In-store people movement analytics: how retailers can increase their business performance

Today, retailers can benefit from technologies and tools that help to understand what drives their business. People movement tracking technologies quantify the activities in a physical store. Retailers can measure foot traffic, common customer routes through the store, “hot spots”, demographics of store visitors, and the impact of promotions and marketing campaigns on store visitation.

This article gives an overview of the most trivial to the most efficient in-store technologies for retailers. Let’s dive in!

1. Break-beam sensors

Break-beam sensors work by detecting motion. They are installed at the entrance to a store and send out a beam of light invisible to the human eye. The sensor counts each time the beam of light is passed through and understands that the person will pass through the beam of light twice: when he enters and when he leaves.

This technology is best suited for small stores or boutiques that need a simple way to measure customer visitation, providing anonymous data to their business.

Level of insights: Low

Investments: Low

2. Token-based analytics

Token-based analytics is one of the latest technologies, which involves installing low-energy electronic devices (tokens) on the shopping tools available in the store (e.g., shopping carts, rolling baskets, hand baskets, etc.). The tokens then transmit their location in real-time and collect information about each customer’s entire journey. The tracking is anonymous, as there is no way to identify a specific person holding a shopping tool.

This option is more valuable for the bigger stores, as they don’t count visitors who don’t use carts and buskets.

Level of insights: Low

Investments: Medium

Token-based analytics retail

3. Camera-based people counting

Camera-based people counting detects people movement inside the store with a high level of accuracy.

Typically, those cameras cover the entire store and provide detailed data on in-store activity, generating accurate heat maps that analyze customer movements, dwell time, and high and low traffic areas at different times of the day. This type of counting also collects anonymized information avoiding issues related to customer privacy.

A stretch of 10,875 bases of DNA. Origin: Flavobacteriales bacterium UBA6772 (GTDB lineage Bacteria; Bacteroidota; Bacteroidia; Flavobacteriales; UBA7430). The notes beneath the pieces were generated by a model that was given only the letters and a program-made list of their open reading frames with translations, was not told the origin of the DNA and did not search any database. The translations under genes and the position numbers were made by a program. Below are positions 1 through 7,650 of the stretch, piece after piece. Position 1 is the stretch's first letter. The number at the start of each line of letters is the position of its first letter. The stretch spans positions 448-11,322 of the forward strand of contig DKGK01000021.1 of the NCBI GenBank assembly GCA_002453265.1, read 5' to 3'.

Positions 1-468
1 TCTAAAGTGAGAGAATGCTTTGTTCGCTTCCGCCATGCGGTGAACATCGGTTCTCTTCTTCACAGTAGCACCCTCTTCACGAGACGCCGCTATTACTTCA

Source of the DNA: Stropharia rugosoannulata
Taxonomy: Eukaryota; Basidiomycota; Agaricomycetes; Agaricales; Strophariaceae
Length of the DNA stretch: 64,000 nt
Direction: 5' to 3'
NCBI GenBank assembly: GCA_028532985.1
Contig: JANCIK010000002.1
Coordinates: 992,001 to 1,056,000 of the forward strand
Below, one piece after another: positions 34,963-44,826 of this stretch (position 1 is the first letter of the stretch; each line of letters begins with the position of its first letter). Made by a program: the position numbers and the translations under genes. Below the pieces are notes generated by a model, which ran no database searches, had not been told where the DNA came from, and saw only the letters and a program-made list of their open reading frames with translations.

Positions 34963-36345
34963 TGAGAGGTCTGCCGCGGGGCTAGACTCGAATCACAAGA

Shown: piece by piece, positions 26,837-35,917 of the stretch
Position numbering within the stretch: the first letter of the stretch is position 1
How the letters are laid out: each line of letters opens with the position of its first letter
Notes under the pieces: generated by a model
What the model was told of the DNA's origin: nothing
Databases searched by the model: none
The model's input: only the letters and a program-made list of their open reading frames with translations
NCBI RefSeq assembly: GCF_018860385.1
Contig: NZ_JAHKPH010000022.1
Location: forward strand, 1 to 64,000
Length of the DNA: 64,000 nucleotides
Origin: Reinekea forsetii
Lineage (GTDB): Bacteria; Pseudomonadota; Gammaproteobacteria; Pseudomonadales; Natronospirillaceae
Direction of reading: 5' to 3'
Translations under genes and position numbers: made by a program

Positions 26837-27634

Level of insights: Medium

Investments: Medium

4. BLE (Bluetooth Low Energy) and Wi-Fi Beacons

Imagine passing by your favorite store at the mall and promptly receiving a push notification on your phone with a 20% off on that same dress! This is an example of “proximity marketing”.

Some stores purchase expensive location data based on cellphone data or GPS. However, there is also a lower cost, accurate and discreet tracking tool: Bluetooth Beacons.

A beacon is a small hardware device that enables data transmission to mobile devices within a specific range. Typically, beacons can only work with Bluetooth signals. However, more advanced ones, like GeoCTRL sensors, can also communicate via Wi-Fi signal. Need to mention, beacons do not require customers to connect their Bluetooth or Wi-Fi to a specific beacon. They only need to be switched on.

Beacons can count footfall traffic, dwell time, the proximity of the devices to the cashier, and even identify new and regular customers. When choosing your provider, make sure they take privacy seriously and ensure the anonymization of signals.

Level of insights: High

Investments: Low

5. Visitors tracking with Wi-Fi router

We all know, Wi-Fi allows smart devices to connect to the internet wirelessly.  However, some retailers give this free solution connection “not for free”.

Wi-Fi enables track customer visits, capturing data from their smartphones with Wi-Fi enabled and connected to a network. The advantage is a low-cost and simplicity for tracking unstructured movement in large locations such as a shopping mall, stadium, or airport.

The disadvantages its low accuracy and the need for a direct network connection. On average only 10% of customers actually use the internet in-store.

Level of insights: Medium

Investments: Low

In-store people movement analytics

6. Mobile apps data

Mobile app data can provide unique and valuable insights. Mobile GPS data, for instance, which is generated by capturing satellite pings and then transmitted through mobile device apps, allows to identify exactly where the owners of the mobile devices are located (point of interest or PoI), what they do and how they move. In this way retailers can obtain, amongst many, useful socio-economic and demographic insights, understanding customers interests, flow and dwell time, location of origin or peak hours that they can leverage to boost their business and to improve their marketing strategies.

Level of insights: High

Investments: High

These are a few examples of the tracking technologies existing today. Certainly, retailers can opt among a wide range of solutions and devices, utilizing only one of them or multiple combined. Measuring and analyzing in-store traffic and customer behavior is a key element in optimizing customer experience, achieving rapid growth, and increasing productivity.

Advanced location analytics can help determine where to place specific product types, price the most profitable retail spaces, organize store layouts, optimize marketing campaigns, customize offers and discounts, and constantly track performances. Furthermore, by knowing peak days and hours, retailers can better manage staff and shifts as needed.

GeoCTRL Footfall Sensors use Bluetooth and Wi-Fi connection to track the audience around a store, enabling businesses to get unique insights about regular, new customers or just people walking around a location.

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